Business Highlights

AP News
Posted: Dec 28, 2009 5:21 PM

In-flight security rules eased

DALLAS (AP) _ In-flight security rules have been eased after a two-day clampdown, airline officials familiar with the matter said Monday.

At the captain's discretion, passengers can once again have blankets and other items on their laps or move about the cabin during the tail end of flight. In-flight entertainment restrictions have also been lifted.

Tougher airline security measures were imposed Friday after a man flying from Nigeria to Amsterdam then to the U.S. on a Northwest Airlines flight tried to ignite an explosive as the plane prepared to land in Detroit.


Retailers' stores thinly stocked; profits won't be

ATLANTA (AP) _ Retailers have thin inventories after coming out of Christmas with slightly better-than-expected sales.

Some retailers kept inventory so low they've had to bring in new merchandise to restock shelves, a rare move this soon after Christmas.

That's good news for their bottom lines. But it means slim pickings for shoppers hoping for after-Christmas clearance sales. Shoppers looking for big sales should act quickly because there are relatively few leftovers to clear out.

Because their ordering was in line with weak demand, retailers were able to sell more items at higher prices, which is critical to profits. Last year, profits were hammered by fire-sale discounts to get rid of the excess.


Stocks edge higher as shoppers step up spending

NEW YORK (AP) _ Better holiday sales and rising commodities prices pushed stocks to their sixth straight gain and new highs for 2009.

Major indexes edged higher in light trading Monday after sales figures showed shoppers spent more freely this holiday season, a sign that consumers are feeling better about the economy. The Dow Jones industrial average rose 26.98, or 0.3 percent, to 10,547.08, its highest close since Oct. 1, 2008.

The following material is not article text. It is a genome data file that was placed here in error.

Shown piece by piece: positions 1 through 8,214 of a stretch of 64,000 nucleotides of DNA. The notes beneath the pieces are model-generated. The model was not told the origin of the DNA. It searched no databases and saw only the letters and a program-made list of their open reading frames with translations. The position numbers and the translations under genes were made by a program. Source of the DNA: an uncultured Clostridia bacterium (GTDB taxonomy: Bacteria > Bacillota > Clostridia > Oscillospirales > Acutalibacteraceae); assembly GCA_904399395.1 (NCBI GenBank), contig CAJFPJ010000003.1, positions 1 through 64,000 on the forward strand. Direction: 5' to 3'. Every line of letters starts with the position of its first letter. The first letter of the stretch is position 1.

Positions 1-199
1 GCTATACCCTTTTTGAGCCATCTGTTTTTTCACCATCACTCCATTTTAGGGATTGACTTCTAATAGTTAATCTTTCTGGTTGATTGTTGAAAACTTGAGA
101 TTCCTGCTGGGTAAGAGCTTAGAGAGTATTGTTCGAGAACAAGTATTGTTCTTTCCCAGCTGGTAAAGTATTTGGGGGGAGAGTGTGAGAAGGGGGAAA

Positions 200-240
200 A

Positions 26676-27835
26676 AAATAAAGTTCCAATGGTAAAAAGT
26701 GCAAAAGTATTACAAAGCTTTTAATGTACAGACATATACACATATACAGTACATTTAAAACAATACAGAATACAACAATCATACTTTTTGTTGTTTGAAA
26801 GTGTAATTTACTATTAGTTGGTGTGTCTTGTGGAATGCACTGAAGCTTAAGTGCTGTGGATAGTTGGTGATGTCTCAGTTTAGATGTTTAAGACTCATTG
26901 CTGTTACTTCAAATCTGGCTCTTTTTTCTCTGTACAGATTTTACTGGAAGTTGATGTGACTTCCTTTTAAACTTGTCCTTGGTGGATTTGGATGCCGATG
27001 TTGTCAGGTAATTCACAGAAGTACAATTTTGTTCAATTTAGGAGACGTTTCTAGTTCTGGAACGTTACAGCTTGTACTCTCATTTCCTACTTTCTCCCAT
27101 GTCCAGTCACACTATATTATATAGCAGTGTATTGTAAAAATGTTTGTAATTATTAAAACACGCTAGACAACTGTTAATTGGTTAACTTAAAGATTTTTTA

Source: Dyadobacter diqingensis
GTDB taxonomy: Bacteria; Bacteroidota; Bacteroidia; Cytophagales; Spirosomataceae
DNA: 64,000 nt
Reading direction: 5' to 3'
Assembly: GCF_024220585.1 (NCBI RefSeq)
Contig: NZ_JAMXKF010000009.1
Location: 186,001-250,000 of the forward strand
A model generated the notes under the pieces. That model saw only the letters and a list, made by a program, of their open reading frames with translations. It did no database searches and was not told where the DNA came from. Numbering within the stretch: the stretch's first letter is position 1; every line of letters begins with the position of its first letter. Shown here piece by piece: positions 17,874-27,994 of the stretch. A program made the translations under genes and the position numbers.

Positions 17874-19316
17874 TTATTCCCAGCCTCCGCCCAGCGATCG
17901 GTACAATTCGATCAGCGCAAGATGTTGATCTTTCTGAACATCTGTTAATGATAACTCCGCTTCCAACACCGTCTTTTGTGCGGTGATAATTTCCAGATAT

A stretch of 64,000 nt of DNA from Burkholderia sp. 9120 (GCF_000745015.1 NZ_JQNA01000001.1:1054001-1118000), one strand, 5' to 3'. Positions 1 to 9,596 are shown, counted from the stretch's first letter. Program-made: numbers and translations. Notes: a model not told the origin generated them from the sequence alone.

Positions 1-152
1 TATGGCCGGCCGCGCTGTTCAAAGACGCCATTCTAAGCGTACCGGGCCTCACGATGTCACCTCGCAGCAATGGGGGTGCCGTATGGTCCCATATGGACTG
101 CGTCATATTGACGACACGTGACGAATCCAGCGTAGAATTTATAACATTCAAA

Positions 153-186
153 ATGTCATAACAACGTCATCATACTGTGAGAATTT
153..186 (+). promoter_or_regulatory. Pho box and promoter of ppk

Figures from MasterCard Advisors' SpendingPulse, which track all forms of payment, show retail sales rose 3.6 percent from Nov. 1 through Dec. 24, after dropping during that time last year. Adjusting for an extra shopping day between Thanksgiving and Christmas, the number was closer to a 1 percent gain.


Fed exit strategy: Let banks set up CDs

WASHINGTON (AP) _ The Federal Reserve on Monday proposed allowing banks to set up the equivalent of certificates of deposit at the central bank, a move that would help the Fed mop up money pumped into the economy and prevent inflation from taking off later.

Under the proposal, the Fed would offer so-called "term deposits" that would pay interest. Doing so would provide banks with another incentive to park their money at the Fed, rather than having it flow back into the economy.

The proposal comes as no surprise. Federal Reserve Chairman Ben Bernanke and other Fed officials have repeatedly said the creation of so-called "term deposits" _ essentially the equivalent of CDs for banks _ would be one of several tools the Fed could use to drain money from the economy when the time is right.


Storms, falling supply drives energy prices up

NEW YORK (AP) _ Oil prices rose above $79 barrel Monday for the first time in four weeks as an extended cold snap triggered an end-of-year rally in energy futures.

Benchmark crude for February delivery added 72 cents to settle at $78.77 a barrel in light, holiday trading on the New York Mercantile Exchange. Prices rose as high as $79.12 earlier in the day, the highest since Nov. 18.

Futures contracts for oil, natural gas and heating oil have all become more expensive this month as snow storms blanketed parts of the country and a sharp drop in supplies of crude and other fuels surprised traders.


Pilgrim's Pride exits bankruptcy protection

PITTSBURGH, Texas (AP) _ Chicken producer Pilgrim's Pride Corp. said Monday that it has emerged from bankruptcy protection and will soon be part of the world's largest meat producer.